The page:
- $2 million for East St. Louis for demolition of derelict buildings and abandoned properties
- $1.6 million for capital improvements at the intersection of Hartman Lane and Central Park in O’Fallon
- $1.4 million for a lift station repair in Granite City
- $1.23 million for the Pleasant Ridge Road project in Fairview Heights
- $1 million for the East Side Health District in East St. Louis capital improvements for urban farming and clinic services
- $750,000 for improvements in Clinton Hills Conservation Park in Swansea
- $700,000 for a sanitary sewer extension along Illinois 159 and 162 in Maryville
- $592,000 for a Broadway Street expansion in Alton
- $575,000 for infrastructure improvements on Hollywood Heights and Hill roads in Caseyville
- $450,000 for playground equipment in Central Park in Wood River
- $360,000 for for the exhibit replacements at the National Great Rivers Museum
- $350,000 for to repave Franklin Avenue in East Alton
- $300,000 for a splash pad in Belleville
- $300,000 for electronic water meter purchases in South Roxana
- $250,000 for capital improvements at Alton’s Salu Park
- $250,000 for improvements at Challenge Unlimited in Alton
- $250,000 for a museum in Bethalto
- $250,000 for a waterline extension in South Roxana
- $200,000 for a Morrison Avenue extension in Alton
- $200,000 for YMCA capital improvements in Edwardsville
- $200,000 for Erickson Hall renovations at Lewis and Clark Community College
- $200,000 for the Bicentennial Park spillway reconstruction in Belleville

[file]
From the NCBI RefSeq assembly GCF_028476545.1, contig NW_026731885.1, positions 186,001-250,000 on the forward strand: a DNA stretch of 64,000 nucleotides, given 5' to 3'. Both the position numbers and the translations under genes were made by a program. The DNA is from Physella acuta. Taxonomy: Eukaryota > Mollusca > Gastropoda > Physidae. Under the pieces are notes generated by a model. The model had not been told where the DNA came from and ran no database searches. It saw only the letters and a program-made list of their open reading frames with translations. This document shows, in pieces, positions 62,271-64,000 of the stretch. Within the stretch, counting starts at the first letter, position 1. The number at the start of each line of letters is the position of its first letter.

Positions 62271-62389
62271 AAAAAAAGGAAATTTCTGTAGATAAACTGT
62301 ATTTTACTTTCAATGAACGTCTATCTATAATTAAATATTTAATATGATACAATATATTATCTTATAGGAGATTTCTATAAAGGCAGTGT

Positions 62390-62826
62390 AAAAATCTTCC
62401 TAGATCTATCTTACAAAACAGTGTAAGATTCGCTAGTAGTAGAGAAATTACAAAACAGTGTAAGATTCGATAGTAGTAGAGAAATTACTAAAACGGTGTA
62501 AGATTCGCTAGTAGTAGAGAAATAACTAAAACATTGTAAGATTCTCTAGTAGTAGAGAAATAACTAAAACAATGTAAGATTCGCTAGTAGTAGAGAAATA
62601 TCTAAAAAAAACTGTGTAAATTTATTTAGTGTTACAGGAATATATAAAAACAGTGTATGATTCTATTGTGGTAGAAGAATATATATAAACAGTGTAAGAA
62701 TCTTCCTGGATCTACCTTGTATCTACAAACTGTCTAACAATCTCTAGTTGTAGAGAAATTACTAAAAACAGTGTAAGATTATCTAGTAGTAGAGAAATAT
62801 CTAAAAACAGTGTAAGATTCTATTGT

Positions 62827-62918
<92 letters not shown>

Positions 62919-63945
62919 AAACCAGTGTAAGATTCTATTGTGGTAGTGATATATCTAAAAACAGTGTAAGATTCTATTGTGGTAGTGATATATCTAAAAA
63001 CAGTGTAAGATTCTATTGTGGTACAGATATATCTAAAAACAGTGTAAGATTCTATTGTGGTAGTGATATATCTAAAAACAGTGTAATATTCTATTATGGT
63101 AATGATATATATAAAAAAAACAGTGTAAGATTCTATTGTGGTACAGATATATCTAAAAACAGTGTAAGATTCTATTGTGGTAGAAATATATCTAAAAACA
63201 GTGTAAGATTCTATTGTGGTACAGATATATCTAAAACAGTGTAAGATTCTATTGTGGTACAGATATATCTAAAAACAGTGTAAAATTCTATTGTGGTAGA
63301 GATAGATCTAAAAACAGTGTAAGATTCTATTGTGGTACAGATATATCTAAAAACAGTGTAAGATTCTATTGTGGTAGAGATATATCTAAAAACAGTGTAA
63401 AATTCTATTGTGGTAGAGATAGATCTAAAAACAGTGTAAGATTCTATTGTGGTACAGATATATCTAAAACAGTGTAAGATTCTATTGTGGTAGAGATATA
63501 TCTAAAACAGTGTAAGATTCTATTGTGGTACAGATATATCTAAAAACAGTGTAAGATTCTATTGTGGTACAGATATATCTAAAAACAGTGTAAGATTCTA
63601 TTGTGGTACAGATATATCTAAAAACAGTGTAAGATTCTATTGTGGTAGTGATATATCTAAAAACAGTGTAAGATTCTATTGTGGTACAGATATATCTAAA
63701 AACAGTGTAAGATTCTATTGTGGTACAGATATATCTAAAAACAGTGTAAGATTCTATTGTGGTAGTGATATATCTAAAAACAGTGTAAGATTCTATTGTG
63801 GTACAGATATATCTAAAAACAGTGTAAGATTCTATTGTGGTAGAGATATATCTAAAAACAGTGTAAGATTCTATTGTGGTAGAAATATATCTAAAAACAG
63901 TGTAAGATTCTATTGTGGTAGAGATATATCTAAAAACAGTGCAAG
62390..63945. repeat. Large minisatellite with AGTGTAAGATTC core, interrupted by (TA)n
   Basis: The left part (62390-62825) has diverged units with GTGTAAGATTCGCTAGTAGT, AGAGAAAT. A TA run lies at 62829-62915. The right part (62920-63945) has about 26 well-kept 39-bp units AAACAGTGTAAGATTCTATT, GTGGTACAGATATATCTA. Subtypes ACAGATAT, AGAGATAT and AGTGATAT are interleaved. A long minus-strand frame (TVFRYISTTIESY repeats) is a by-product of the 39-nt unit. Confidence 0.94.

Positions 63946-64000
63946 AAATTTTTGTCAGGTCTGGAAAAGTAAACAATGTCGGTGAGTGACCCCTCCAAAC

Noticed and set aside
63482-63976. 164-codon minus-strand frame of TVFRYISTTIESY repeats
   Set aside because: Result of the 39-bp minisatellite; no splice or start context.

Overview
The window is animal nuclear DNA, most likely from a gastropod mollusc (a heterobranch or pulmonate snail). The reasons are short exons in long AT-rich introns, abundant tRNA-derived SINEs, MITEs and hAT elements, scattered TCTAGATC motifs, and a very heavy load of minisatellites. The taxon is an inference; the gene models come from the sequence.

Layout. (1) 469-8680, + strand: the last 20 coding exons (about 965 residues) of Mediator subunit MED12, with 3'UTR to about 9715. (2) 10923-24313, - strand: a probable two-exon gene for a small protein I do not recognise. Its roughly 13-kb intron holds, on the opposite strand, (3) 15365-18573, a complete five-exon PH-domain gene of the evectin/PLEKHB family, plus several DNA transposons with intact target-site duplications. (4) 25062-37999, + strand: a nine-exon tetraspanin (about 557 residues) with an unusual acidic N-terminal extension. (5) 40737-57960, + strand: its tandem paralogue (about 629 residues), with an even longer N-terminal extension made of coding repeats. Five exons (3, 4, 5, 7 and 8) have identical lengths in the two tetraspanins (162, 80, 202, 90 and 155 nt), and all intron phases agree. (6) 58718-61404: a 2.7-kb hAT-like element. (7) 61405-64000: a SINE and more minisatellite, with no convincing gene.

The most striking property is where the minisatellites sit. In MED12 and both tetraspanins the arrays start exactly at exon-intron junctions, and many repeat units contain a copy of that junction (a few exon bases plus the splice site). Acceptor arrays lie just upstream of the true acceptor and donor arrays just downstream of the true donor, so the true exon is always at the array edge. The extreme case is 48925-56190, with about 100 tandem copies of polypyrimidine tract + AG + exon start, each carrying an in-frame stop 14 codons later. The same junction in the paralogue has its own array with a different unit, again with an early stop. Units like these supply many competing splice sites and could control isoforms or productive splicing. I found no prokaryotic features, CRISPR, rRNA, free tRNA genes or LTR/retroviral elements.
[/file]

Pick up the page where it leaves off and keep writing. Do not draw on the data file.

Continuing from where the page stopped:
- $200,000 for a bike trail in west Belleville
- $150,000 for improvements at the Lewis and Clark Museum in Hartford
- $150,000 for accessibility improvements on South Lake Drive in Pontoon Beach
- $100,000 for environmental remediation of a former greenhouse business and teardown in Belleville
- $100,000 for emergency warning sirens in Granite City
- $100,000 for police department renovation in Swansea
- $90,000 for improvements at the Bethalto Boys and Girls Club
- $88,000 for license plate recognition cameras and other capital improvements for Glen Carbon
- $80,000 for a Bicentennial Park walking trail in Belleville
- $76,000 for community care center improvements in Granite City
- $40,000 for an emergency transport vehicle for the Metro Bike Link trail in Swansea
- $20,000 for the Alton Boys and Girls Club
Money also was set aside for infrastructure improvements or demolition of derelict or abandoned buildings in specific municipalities through the Department of Commerce and Economic Opportunity.
- Alorton - $150,000
- Belleville - $500,000
- Brooklyn - $100,000
- Cahokia - $625,000
- Caseyville - $50,000
- Centreville - $200,000
- Columbia - $325,000
- Dupo - $225,000
- East St. Louis - $500,000
- East St. Louis Pop Myles facility - $250,000
- Fairview Heights - $200,000
- Freeburg - $25,000
- Fairmont - $100,000
- Granite City - $200,000
- Lebanon - $100,000
- Madison - $200,000
- Marissa - $225,000
- Mascoutah - $25,000
- Millstadt - $100,000
- O’Fallon - $25,000
- Red Bud - $325,000
- Sauget - $225,000
- Shiloh - $100,000
- Sparta - $325,000
- Steeleville - $325,000
- Swansea - $50,000
- Venice - $100,000
- Washington Park - $200,000
- Waterloo - $325,000
A capital bill was one of Pritzker’s goal during his first year in office.
“After years of neglecting our state’s roads, bridges, mass transit, and buildings, Illinoisans’ health and safety have been jeopardized, and job creation has been hindered,” Pritzker said in a statement. “I’m proud that the state is on the verge of adopting a bipartisan infrastructure plan for the first time in a decade. Our plan to rebuild our roads, bridges and communities will create hundreds of thousands of jobs throughout our state. The Rebuild Illinois plan will reinvigorate our economy and strengthen our rightful status as the transportation and supply chain hub of the nation.”